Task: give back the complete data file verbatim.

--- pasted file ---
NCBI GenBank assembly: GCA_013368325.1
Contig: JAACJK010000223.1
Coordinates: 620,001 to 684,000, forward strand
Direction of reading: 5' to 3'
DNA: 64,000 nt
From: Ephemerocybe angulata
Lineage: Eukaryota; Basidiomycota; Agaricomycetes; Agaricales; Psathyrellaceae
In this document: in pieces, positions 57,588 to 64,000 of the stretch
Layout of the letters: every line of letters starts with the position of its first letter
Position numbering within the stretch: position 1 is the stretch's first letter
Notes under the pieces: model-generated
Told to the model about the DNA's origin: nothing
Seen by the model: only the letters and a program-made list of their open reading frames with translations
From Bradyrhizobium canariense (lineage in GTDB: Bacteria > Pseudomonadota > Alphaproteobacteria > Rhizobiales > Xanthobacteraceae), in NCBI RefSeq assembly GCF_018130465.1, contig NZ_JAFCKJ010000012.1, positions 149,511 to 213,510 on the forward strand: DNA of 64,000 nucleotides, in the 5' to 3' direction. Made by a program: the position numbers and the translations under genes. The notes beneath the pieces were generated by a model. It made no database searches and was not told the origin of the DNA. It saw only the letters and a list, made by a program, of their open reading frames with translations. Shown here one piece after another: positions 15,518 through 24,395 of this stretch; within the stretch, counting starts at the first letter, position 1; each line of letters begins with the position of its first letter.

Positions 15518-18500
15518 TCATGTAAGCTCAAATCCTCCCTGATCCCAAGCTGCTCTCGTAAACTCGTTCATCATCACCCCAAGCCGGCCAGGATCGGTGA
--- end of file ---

NCBI GenBank assembly: GCA_013368325.1
Contig: JAACJK010000223.1
Coordinates: 620,001 to 684,000, forward strand
Direction of reading: 5' to 3'
DNA: 64,000 nt
From: Ephemerocybe angulata
Lineage: Eukaryota; Basidiomycota; Agaricomycetes; Agaricales; Psathyrellaceae
In this document: in pieces, positions 57,588 to 64,000 of the stretch
Layout of the letters: every line of letters starts with the position of its first letter
Position numbering within the stretch: position 1 is the stretch's first letter
Notes under the pieces: model-generated
Told to the model about the DNA's origin: nothing
Seen by the model: only the letters and a program-made list of their open reading frames with translations
From Bradyrhizobium canariense (lineage in GTDB: Bacteria > Pseudomonadota > Alphaproteobacteria > Rhizobiales > Xanthobacteraceae), in NCBI RefSeq assembly GCF_018130465.1, contig NZ_JAFCKJ010000012.1, positions 149,511 to 213,510 on the forward strand: DNA of 64,000 nucleotides, in the 5' to 3' direction. Made by a program: the position numbers and the translations under genes. The notes beneath the pieces were generated by a model. It made no database searches and was not told the origin of the DNA. It saw only the letters and a list, made by a program, of their open reading frames with translations. Shown here one piece after another: positions 15,518 through 24,395 of this stretch; within the stretch, counting starts at the first letter, position 1; each line of letters begins with the position of its first letter.

Positions 15518-18500
15518 TCATGTAAGCTCAAATCCTCCCTGATCCCAAGCTGCTCTCGTAAACTCGTTCATCATCACCCCAAGCCGGCCAGGATCGGTGA